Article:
I live in chronic pain and I have, for the most part, for more than a decade. I suffer from an acute degenerative condition throughout my entire spine that has resulted in half of my spine being fused and the other half severely degenerated. I have also had three major joint replacements, each of which has had its own measure of acute pain. There is never a moment when I am pain-free. But I am not alone! Studies have revealed that as many as 1/3 of Americans suffer from chronic pain due to a plethora of medical conditions costing as much as $635 billion dollars every year.
It has been my experience that about all the medical profession has to offer to deal with pain that is covered by insurance are narcotic drugs. Things like massage therapy, acupuncture, biofeedback and other pain management therapies that may be helpful in the management of pain are not covered by most insurance providers and not covered by Medicare. The costs for these alternative therapies can mount up very quickly.
In discussing this issue with others who suffer from chronic pain I have heard several recurring themes:
- Physicians were often impotent in the face of the person’s pain, not knowing what to do or how to deal with it. Generally speaking, the medical community seems to be ill-equipped to deal with the manifestations of chronic pain.
- The person’s pain was sometimes minimized being told they were exaggerating, or their pain was “all in their head” and were often sent away with no real options.
- Some experienced a lack of understanding of chronic pain by even their immediate community. For example, I have had several conversations with others about my chronic pain issues, and have suggested that I would be willing to try medicinal marijuana if my pain became severe enough. Most failed to understand why I would do such a thing, not even to mention it being cost prohibitive anyway. Others with whom I have expressed my situation have sometimes offered cheap advice or dismissive clichés and have not really listened to the depth of my pathos.
- The relentless nature of chronic pain affects one’s entire being: physical, mental, emotional and spiritual.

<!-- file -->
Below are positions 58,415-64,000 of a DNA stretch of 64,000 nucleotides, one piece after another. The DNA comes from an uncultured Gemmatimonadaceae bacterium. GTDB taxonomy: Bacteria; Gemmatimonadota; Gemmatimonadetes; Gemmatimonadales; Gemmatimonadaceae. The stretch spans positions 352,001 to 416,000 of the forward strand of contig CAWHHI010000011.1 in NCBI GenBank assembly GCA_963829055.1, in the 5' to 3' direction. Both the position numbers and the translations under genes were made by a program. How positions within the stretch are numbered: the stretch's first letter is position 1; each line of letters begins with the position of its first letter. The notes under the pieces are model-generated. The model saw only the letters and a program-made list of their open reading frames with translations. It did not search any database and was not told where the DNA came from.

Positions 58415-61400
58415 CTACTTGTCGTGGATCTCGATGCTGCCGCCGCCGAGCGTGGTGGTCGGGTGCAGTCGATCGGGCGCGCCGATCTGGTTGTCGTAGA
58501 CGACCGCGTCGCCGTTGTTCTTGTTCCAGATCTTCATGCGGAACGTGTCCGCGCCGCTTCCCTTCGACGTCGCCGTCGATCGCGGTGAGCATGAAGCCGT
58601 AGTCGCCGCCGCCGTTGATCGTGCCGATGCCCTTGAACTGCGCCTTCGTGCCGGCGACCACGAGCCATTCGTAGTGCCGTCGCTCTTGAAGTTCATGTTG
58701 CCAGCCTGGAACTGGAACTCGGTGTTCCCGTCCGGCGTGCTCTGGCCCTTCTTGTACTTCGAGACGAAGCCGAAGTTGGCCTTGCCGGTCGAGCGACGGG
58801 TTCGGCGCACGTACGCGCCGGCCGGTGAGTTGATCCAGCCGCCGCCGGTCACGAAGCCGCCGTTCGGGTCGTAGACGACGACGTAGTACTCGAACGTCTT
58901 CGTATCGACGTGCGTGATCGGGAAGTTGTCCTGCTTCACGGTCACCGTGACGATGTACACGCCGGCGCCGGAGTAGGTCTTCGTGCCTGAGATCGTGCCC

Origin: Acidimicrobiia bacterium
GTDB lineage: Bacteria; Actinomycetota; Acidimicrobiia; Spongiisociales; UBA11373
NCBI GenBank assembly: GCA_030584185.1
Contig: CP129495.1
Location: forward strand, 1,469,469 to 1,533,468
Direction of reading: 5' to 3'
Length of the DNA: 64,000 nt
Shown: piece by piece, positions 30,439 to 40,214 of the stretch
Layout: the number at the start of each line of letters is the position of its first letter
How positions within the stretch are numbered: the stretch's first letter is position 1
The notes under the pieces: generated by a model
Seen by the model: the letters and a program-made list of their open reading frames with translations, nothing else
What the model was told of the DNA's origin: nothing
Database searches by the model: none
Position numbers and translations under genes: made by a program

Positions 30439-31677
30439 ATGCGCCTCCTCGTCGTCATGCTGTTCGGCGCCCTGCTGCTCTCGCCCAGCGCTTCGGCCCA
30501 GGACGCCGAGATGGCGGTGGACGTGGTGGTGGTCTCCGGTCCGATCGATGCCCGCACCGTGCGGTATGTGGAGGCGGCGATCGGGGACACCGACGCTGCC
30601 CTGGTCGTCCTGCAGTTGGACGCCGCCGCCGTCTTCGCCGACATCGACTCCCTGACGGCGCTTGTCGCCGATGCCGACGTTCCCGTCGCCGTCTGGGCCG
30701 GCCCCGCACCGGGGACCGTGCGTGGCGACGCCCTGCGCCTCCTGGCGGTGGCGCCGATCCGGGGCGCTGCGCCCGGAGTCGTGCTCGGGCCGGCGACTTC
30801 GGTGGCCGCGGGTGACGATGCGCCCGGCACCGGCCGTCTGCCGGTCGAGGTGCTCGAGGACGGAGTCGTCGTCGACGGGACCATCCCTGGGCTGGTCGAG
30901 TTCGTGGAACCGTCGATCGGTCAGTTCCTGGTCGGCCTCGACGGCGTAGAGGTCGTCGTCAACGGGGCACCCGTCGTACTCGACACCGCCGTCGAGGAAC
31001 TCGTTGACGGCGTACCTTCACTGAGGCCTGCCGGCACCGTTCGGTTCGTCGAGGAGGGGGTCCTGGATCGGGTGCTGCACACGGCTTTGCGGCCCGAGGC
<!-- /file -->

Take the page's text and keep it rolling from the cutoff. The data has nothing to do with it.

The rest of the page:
- The person often ends up confused, frustrated, feeling alone and helpless in finding an effective approach to dealing with their chronic pain.
The Institute of Medicine of the National Academies in a 2011 report said the nation’s health care system has largely failed Americans in pain and calls for a “cultural transformation” of the way in which the United States approaches and manages patients with pain. I agree with that statement, but at the same time acknowledge that the issue is complex and answers are not easy or obvious. But that should not stop us from embracing this issue as one of the most serious health issues facing us as a nation.
A few years ago I wrote this poem when I was at a very dark place in dealing with my chronic pain, a place I sometimes return to. I offer it in this blog in order to share with others a glimpse of what it is like to live with chronic pain.
Like it predator, it stalks me 24/7
relentless in its pursuit to devour me a little piece at a time.
Its goal is to defeat my spirit and distort my being
so that who I once was will be unrecognizable – devoid of the grace that once punctuated my soul.
Most days we battle to a stalemate my foe and me;
but I dare not let down my guard for a moment for fear of being overwhelmed.
Is this the best I can do – fight courageously to neither loss nor victory?
Is my fate to merely cope, half alive, in this pain-riddled purgatory until I die?
Or have I lost already, for chronic pain seemingly exerts little effort in its torture of my soul while I expend every ounce of strength just to hold my foe at bay.
Is surrendering to my antagonist inevitable and the best way out?
If so, why not just give up and not prolong the agony?
What merit is there in my struggle?
Does my noble resistance affirm my dignity – or make me an even greater fool?
I confess I do not know, but I still fight on with every ounce of strength
not knowing why. Is hope of victory a misguided delusion?
Perhaps it is all I have left – just the fight;
for when I fight I know that I am still alive
and acknowledge that I am still worth the fight
and in my foe’s face, affirm my dignity – or then again, maybe not!
Maybe all is vanity.